Use Zend Framework on IIS

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A while ago, I was experimenting with the Zend Framework. At first, I tried running a small sample on top of IIS, but unfortunately, that did not work... On Apache, it worked like a charm. Very nice, but what do you do when your site runs on an IIS machine?

I started experimenting. First of all, I found out that Zend Framework also accepts URL's like http://localhost/index.php/controller/action/ as well as http://localhost/controller/action/. The first one is really handy! The only thing you have to do is to feed index.php the right query string and you're up and running. Changing all your URL's from /x/y to index.php/x/y should do the trick.

But this does not look pretty in my browser. I don't want the index.php in between!

Searching Google, I found some ISAPI filters that provide URL rewriting, but none of them are free. As a Belgian, I don't like spending my money when results are not guaranteed. Luckily, another idea popped up in my mind: let's fool IIS! Everybody using IIS knows that you can customize your 404 (page not found) error page. What about trapping all 404's to a central page, that can dispatch the request to my index.php file? A schematic overview:

I assume  you are familiar with configuring IIS and its error pages. All you have to do is save this file as RewriteController.aspx, and point your 404 error page there.

Now go ahead and try! The RewriteController.aspx changes the internal request in IIS from http://localhost/index/index (default action) to http://localhost/index.php/index/index. The address bar of your browser stays the same thoug. Subsequent requests are all routed this way, which means you can keep using your path's without index.php in between.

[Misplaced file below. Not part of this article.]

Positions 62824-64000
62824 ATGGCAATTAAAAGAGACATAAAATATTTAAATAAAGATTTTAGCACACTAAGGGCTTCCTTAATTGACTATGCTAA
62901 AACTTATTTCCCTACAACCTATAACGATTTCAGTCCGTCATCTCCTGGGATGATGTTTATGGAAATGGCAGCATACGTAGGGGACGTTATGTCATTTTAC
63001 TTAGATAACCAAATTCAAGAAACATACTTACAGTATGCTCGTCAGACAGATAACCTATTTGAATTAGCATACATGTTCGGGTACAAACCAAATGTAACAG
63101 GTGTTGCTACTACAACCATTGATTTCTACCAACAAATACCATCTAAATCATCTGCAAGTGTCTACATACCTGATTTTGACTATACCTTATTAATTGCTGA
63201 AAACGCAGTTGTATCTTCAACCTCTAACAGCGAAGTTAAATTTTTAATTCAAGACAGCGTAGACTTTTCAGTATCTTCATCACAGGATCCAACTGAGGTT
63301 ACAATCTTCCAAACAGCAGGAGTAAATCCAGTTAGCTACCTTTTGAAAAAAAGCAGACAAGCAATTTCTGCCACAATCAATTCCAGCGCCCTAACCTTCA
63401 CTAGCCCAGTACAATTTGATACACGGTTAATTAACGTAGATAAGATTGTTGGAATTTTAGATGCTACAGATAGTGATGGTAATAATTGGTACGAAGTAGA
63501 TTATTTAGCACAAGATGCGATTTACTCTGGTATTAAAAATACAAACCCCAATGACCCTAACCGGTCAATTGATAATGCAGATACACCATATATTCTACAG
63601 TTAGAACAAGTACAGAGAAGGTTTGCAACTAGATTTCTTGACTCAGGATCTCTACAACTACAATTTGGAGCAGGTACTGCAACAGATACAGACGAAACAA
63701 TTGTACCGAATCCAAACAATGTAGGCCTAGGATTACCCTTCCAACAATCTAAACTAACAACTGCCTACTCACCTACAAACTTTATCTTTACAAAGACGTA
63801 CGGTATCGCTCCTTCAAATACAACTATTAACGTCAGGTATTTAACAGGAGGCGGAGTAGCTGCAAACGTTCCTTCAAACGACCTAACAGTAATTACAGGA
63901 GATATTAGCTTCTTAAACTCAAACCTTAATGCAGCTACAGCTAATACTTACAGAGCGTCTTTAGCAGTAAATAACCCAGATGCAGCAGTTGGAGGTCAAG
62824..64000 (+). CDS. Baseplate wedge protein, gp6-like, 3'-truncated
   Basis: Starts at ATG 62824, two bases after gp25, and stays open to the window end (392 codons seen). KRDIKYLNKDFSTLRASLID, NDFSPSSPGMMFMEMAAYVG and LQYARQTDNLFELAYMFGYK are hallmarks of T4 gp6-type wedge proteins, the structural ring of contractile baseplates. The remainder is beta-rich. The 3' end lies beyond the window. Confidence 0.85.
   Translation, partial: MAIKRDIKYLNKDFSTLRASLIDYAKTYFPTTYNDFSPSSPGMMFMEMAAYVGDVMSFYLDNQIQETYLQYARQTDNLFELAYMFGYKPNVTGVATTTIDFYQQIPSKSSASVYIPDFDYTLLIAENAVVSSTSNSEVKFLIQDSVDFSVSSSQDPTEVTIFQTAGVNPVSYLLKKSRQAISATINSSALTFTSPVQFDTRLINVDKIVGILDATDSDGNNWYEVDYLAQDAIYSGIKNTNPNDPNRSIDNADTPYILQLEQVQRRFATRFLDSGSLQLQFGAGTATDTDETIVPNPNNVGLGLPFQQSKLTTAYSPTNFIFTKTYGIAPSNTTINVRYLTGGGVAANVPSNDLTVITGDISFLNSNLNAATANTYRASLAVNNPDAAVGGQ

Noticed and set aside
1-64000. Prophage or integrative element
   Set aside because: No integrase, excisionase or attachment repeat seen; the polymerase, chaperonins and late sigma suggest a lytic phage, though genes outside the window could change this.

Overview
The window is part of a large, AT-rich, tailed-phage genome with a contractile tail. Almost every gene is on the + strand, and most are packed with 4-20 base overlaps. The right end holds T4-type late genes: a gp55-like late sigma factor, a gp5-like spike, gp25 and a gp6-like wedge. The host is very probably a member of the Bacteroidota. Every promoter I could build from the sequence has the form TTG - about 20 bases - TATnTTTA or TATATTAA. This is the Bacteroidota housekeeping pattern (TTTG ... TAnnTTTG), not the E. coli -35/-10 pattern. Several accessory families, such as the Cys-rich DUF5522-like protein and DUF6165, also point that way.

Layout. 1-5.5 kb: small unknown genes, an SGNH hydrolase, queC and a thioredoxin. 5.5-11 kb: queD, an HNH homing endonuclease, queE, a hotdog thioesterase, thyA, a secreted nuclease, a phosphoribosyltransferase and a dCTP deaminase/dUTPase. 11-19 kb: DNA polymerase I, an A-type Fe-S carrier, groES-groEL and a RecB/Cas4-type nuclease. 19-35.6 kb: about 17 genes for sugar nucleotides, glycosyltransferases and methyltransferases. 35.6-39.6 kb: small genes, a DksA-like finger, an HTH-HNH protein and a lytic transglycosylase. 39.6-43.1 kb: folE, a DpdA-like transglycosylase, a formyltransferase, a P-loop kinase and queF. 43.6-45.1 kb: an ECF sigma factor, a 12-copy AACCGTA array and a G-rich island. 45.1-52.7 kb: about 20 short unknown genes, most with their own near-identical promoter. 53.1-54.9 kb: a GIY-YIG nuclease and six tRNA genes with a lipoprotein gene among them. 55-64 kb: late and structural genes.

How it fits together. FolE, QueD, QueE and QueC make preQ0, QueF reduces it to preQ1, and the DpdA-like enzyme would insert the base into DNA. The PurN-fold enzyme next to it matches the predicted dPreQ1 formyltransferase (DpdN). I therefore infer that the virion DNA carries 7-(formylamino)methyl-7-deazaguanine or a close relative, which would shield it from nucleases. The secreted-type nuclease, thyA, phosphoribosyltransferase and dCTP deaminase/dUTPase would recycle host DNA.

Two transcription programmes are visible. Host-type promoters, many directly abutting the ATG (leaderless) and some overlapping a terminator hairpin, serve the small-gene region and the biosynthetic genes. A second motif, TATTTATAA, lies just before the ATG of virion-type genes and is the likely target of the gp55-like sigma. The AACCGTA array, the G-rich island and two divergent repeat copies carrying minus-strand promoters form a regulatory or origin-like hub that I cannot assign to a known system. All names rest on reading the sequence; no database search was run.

Some remarks:

  • If Zend Framework always tries the no route action, try using Zend_Controller_RewriteRouter instead of the default Zend_Controller_Router.
  • RewriteController.aspx can be rewritten in another scripting language too, but ASP.NET provides some nice shorthands to server variables...
  • Routing all errors trough RewriteController.aspx is probably a small performance bottleneck. Not noteworthy, but on high-traffic websites I expect this to slow things down
  • Another best practice on the Zend Framework is to redirect the noRoute to some sort of a 404 page

This is an imported post. It was imported from my old blog using an automated tool and may contain formatting errors and/or broken images.

Leave a Comment


8 responses

  1. Avatar for Troglo
    Troglo May 7th, 2008

    The link to the file RewriteController.aspx doesn&#180t work

    It&#180s a pity because I thik your method is pretty nice and clean

  2. Avatar for maartenba
    maartenba May 7th, 2008

    Seems like I lost that one in converting my blog from PHP to ASP.NET... But have a look at http://blog.maartenballiauw..., it might also be a solution.

  3. Avatar for Piotr Blasiak
    Piotr Blasiak August 4th, 2008

    There is now actually a way to do this for free, if you have IIS 7.0. I wrote a small tutorial in my blog:

    Hope this helps some people. I had to figure this out by myself as the module if pretty new :)

  4. Avatar for Dave Green
    Dave Green November 7th, 2008


    I link to the example file RewriteController.aspx is broken.

    Can you send it to me, or fix the link.

    Thanks very much.

  5. Avatar for maartenba
    maartenba November 7th, 2008

    Dave check the comments on top. Link is unfortunately lost :(

  6. Avatar for Football Tips
    Football Tips March 3rd, 2011

    Is the link broken? But anyway it is still a very great post !

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  8. Avatar for Fifi
    Fifi December 27th, 2014

    I link to the example file RewriteController.aspx is broken.

    Can you send it to me, or fix the link.